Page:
United States Avoids Closure of Dairy Product Exports to Europe | 2021-08-11
The United States has found a way to avoid the collapse of dairy exports to the European Union while accepting European demands for new health certification requirements, industry officials say.
The domestic dairy industry has feared for months that the new certifications the EU insisted on could cripple trade.
Technical talks are still ongoing between the US and the EU and some details still need to be worked out, but the bulk of a deal has been made, a US industry official said.
Representatives from the US Dairy Export Council and the International Dairy Foods Association said Agri-Pulse that the USDA’s Agricultural Marketing Service has designed a program that will allow American producers to comply with new European requirements while also satisfying the American dairy industry.
The European Commission agreed this week to extend the deadline for new health certificate requirements on U.S. dairy products from August 21 to January 15, which will give U.S. and European officials enough time to resolve outstanding details. . It will also give US producers and exporters enough time to comply with the certificates that US industry officials say they can now meet.
The US dairy industry has vigorously opposed what it sees as onerous and intrusive new health certification requirements, such as frequent inspections for signs of foot-and-mouth disease and rinderpest as well as new record-keeping systems that would store years of cow data. ‘health records and movements.
“The extension for the adaptation of the new EU certificates is important, but secondary to the work of the USDA-AMS and others to establish a new program to meet most of the EU’s demands without create controversial new compliance barriers for US producers and manufacturers, “said USDEC Executive Vice President Jaime Castaneda Agri-Pulse. “We applaud the US government and in particular the USDA-AMS which is implementing this new program without creating burdensome new regulations for the industry.”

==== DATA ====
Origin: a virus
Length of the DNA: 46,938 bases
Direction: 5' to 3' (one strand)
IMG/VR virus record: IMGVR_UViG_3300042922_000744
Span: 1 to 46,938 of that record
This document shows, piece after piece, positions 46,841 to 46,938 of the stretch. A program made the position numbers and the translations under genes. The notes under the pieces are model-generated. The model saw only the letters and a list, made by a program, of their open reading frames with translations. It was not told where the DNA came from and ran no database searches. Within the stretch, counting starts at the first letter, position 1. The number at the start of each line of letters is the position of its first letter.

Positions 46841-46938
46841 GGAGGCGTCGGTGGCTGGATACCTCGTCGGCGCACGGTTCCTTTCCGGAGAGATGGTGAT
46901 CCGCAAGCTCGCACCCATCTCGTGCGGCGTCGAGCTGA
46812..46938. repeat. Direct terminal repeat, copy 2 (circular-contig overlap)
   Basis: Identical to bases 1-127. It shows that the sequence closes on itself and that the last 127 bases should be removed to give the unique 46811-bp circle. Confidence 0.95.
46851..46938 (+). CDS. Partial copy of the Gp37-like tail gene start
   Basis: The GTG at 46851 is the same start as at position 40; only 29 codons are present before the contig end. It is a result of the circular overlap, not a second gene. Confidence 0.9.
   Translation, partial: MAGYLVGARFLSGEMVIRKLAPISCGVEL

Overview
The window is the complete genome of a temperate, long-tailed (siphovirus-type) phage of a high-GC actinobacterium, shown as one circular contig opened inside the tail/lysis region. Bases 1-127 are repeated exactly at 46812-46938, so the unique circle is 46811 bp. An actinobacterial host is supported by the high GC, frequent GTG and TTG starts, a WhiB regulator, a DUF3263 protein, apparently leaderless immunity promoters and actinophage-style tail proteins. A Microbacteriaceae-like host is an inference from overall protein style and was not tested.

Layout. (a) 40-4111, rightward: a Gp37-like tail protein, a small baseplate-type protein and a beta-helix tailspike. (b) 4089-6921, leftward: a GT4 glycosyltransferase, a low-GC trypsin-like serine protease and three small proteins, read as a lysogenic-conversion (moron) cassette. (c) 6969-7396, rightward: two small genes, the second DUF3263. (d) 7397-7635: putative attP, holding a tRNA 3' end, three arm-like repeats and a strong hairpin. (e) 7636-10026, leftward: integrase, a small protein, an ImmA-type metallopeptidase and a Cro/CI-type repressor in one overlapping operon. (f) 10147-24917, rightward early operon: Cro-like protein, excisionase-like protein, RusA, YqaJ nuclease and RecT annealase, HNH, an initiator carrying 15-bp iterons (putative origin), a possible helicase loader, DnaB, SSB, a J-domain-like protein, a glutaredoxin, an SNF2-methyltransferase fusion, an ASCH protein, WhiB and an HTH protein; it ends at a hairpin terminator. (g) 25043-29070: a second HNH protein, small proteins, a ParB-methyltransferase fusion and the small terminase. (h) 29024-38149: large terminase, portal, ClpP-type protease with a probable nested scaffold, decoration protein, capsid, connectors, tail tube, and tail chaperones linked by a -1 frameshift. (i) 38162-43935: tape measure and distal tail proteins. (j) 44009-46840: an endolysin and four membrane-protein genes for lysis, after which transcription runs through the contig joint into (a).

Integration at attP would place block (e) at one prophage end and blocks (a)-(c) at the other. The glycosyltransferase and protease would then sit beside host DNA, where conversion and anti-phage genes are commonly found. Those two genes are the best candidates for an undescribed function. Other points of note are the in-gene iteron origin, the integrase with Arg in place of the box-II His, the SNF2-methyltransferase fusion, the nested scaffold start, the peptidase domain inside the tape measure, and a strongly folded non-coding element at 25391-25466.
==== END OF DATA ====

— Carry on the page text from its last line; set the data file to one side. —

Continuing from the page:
The United States ships around $ 100 million worth of dairy products to the EU each year, despite restrictive tariffs and licensing requirements. The EU uses these products to manufacture hundreds of millions of dollars in other products such as nutritional products for infants and adults.
The approximately five-month extension agreed to by the EU will give AMS time to cement the new program that will keep US exports flowing, said Michael Dykes, IDFA president and CEO.
“We are grateful for the support and intervention of the Biden administration to resolve this issue and hope that the US government will continue to work with IDFA to help US dairy products enter the EU market,” he said. said Dykes.
AMS and EU officials did not immediately respond to requests for comment.
Beyond the issue of the health certificate, there are still significant European trade barriers to American dairy products.
“The US dairy industry shouldn’t be collateral damage for trade disputes,” Dykes said. “Although this stage of IDFA’s advocacy has been successful, we remain deeply concerned about the variety of ongoing trade barriers erected by the European Commission.”
And the US dairy industry also doesn’t want to constantly have to deal with the EU’s frequent demand for new health certificate requirements.
The US and the EU must agree on “a compliance system that requires the EU to recognize the US food system without having a rolling target every two years,” Castaneda said. “Time and again the EU uses its agricultural policies to impose new burdens on imports or create disruption in the market due to the threat of new import barriers. “
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